Prosecutors say her motive was an affair with a married man who rejected her children. Her case inspired the Ann Rule book “Small Sacrifices.”

The Oregonian says her recent letter reveals details of a sealed psychological report. Downs objects to the doctor’s evaluation of her as intolerant, subject to “stifled anger” and “worse off now than I was in 2008.”

She also complains about being moved among cells and separated from other inmates for her own protection.

Downs, 55, writes that it’s stressful “when Ann Rule’s movie comes on TV and people want to kill me.”

And her letter includes a fantasy about how she would react if she were free and recognized on the street: “I’d just say, ‘I’m not Diane Downs. I know I look a little like her. But doesn’t she have real deep crow’s feet?’”

When the board denied her parole in 2008, Downs had the right to a new hearing two years later. But an Oregon law that went into effect in January gives the board authority to make an inmate wait a decade between hearings.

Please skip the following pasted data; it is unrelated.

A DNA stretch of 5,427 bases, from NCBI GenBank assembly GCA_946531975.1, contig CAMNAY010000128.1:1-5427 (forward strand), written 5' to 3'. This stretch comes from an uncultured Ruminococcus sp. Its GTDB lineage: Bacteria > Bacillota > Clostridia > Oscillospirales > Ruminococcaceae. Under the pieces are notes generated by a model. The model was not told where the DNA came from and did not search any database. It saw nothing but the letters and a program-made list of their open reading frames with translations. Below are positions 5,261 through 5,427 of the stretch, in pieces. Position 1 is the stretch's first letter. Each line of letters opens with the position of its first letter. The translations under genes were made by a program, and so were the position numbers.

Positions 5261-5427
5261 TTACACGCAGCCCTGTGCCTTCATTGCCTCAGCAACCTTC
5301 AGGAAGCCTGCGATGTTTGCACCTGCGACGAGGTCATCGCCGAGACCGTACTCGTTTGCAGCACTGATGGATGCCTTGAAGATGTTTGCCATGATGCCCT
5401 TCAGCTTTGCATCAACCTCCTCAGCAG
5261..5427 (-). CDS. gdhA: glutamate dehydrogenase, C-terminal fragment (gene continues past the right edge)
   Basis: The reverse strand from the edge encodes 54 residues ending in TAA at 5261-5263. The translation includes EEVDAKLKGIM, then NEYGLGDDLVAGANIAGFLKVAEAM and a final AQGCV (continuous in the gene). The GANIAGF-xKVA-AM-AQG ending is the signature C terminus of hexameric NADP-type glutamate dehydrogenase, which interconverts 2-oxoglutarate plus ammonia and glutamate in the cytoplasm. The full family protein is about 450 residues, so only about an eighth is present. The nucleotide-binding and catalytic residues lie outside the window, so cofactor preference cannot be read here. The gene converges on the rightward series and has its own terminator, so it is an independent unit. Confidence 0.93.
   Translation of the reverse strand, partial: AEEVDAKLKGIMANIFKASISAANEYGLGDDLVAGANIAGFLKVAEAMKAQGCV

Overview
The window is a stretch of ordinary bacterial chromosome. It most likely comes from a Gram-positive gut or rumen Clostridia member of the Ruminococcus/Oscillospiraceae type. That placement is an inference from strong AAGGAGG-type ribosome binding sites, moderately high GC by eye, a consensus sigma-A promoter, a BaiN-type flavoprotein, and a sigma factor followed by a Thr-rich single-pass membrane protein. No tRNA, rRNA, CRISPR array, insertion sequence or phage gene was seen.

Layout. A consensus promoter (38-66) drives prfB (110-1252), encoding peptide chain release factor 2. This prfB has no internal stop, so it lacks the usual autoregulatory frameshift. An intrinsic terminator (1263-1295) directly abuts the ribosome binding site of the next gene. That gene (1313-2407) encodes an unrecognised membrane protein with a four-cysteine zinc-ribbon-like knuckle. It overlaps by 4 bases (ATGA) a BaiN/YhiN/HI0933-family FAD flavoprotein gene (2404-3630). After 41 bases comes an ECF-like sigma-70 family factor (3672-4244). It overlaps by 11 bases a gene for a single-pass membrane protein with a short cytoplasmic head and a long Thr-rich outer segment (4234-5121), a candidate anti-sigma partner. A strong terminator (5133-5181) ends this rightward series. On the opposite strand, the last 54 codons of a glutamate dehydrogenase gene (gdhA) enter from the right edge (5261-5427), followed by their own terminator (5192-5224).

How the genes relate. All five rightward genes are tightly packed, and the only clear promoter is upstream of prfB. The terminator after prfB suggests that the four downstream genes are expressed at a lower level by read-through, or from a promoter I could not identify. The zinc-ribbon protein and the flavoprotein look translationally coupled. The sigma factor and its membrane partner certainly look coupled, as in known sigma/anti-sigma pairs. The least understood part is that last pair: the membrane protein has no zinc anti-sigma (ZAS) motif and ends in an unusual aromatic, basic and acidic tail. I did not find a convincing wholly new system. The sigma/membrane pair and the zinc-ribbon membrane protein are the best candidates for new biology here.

A prosecutor wants the board to make use of that law in Downs’ case.

Lane County District Attorney Alex Gardner singled her out in a recent letter to the parole board, saying that “offenders such as Downs are precisely why” the law was amended by the 2009 Legislature, the Statesman Journal reported.

“Downs is well aware of the likelihood that she will never be paroled. As such, she has used the parole hearings process as a means of publicizing her latest revelations and conspiracy accusations, rather than as a means of seeking rehabilitation,” he said.